Local cable political ad spend data shows that down-ballot races in 2016 were largely influenced by total spend on cable. The Senate candidates who spent more than their opponents in Ohio, Florida, Pennsylvania, North Carolina, Nevada, Connecticut, Hawaii and New York all won or retained their seats.
At the national level, cable ad spend did not make a significant impact on Donald Trump. However, Senate candidates benefited greatly from an increased ad presence on the airwaves.
“While the Clinton presidential campaign and pro-Clinton PACs outspent Trump significantly on local cable advertising by 9-to-1 across the country in our markets, this just wasn’t enough to overcome the (free) earned-media strategy adopted by the populist Trump campaign,” stated Mark Lieberman, Viamedia president, CEO.
In short, the media's free ride eliminated Trump's need for ad buying.
Many believe Trump’s sizable lead in earned-media gave him a key visibility boost and clear advantage over his rivals; it made ad spending moot. Trump’s persona and bombastic character may have upped TV ratings, producing a cycle that fed the beast. Critics have slammed the TV networks for covering Trump rallies in full, as well as their failure to demand he submit tax returns and a detailed health report.
Would the outcome have been different if Trump's finances were as scrutinized as Clinton's emails?
Down ballot, the story was different.
According to Viamedia, incumbent Sen. Rob Portman in Ohio accounted for 86% of political ads in his Senate race against Ted Strickland, and won with over 58% of the vote.
Likewise, Sen. Marco Rubio outspent Rep. Patrick Murphy 59% to 41% in Florida, a race where the Democratic leadership pulled cable spending in the final months of the campaign. Rubio, who vacated his seat earlier in the year, ultimately kept it with 52% of the vote to Murphy’s 44.3%.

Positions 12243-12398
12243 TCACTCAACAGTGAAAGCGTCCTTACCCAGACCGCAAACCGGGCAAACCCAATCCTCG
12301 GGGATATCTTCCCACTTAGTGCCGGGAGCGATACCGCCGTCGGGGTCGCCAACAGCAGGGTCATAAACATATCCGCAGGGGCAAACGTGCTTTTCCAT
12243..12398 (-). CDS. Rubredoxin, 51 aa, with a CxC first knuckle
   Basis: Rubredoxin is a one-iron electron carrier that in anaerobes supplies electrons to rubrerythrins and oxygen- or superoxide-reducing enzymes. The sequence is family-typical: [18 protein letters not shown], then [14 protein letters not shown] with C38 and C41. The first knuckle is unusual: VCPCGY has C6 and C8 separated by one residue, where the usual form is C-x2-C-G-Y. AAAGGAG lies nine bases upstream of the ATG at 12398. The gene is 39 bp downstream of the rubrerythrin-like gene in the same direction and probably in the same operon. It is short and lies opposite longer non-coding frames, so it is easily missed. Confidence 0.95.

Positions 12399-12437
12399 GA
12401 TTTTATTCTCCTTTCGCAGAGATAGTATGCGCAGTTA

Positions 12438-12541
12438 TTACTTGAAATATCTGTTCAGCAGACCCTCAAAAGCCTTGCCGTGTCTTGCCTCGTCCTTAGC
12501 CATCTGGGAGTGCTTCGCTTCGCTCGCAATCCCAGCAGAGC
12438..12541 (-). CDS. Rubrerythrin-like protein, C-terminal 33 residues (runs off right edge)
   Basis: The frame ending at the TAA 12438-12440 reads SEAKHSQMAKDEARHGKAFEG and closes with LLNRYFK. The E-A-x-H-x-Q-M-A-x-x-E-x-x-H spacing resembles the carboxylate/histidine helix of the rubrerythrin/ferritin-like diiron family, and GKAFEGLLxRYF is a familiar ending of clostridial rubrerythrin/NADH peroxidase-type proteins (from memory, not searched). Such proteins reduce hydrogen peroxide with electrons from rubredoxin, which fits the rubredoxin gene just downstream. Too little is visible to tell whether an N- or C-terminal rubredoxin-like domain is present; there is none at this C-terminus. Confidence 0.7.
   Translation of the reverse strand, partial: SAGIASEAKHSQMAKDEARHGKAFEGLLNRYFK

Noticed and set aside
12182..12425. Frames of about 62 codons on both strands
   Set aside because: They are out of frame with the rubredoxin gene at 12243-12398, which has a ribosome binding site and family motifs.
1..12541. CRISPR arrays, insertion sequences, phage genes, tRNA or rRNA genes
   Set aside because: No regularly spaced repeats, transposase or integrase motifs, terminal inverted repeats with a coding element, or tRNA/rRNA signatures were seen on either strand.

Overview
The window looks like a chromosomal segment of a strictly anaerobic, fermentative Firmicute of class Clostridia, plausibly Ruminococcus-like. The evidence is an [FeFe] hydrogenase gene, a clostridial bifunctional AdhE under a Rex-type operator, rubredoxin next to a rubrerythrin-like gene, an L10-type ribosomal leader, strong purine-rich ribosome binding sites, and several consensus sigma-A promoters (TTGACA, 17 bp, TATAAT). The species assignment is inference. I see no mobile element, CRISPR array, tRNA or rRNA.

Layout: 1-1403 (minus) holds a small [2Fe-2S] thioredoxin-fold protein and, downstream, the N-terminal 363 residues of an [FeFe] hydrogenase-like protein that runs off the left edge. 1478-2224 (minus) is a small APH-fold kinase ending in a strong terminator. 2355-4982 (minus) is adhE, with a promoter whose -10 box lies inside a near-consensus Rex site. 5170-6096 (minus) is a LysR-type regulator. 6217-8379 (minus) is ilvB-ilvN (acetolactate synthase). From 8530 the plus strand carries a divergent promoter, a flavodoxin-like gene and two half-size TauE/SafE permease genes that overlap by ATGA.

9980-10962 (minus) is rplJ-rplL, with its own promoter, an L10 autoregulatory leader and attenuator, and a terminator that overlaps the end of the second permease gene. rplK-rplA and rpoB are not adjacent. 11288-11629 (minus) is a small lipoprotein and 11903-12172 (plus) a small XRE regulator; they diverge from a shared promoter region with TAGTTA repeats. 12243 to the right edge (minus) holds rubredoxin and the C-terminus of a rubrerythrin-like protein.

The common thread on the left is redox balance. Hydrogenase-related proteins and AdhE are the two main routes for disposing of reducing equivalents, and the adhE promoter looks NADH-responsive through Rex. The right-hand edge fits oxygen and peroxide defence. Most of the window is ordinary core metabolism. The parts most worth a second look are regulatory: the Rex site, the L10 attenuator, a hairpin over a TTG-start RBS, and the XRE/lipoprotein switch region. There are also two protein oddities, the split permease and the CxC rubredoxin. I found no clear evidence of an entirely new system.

Pennsylvania’s Senate race saw Sen. Pat Toomey outspend challenger Katie McGinty 94% to 6% — and barely edge out the win by just over 100,000 votes. Embattled North Carolina incumbent Sen. Richard Burr also heavily outdid his Democratic opponent Deborah Ross, with almost 100% of the cable ad spend. Despite the overwhelming cable presence, his final lead was only 6 points.
“We’ve seen a dramatic increase in geo-targeted TV ad spending from ‘down-ballot’ candidates, PACs and issues advertisers,” added Lieberman. “Successful political advertisers during this unprecedented election cycle have embraced the uniqueness of the data and geo-targeting capability of local cable to reach the right voters effectively.”
Overall, 47% of political advertising on cable came from PACs and issue advertisers. Down-ballot campaigns accounted for a hefty 38%, mostly Senate and House races, while 15% of the total spend on cable accounted for presidential campaigns and their supporting PACs.
The largest markets for the presidential campaigns were in Ohio, Pennsylvania and North Carolina for Clinton, three states that she lost. Florida and Indiana received the majority of dollars from the Trump camp.
Cable advertising has retained a strong role in the political market, particularly in down-ballot races and swing states.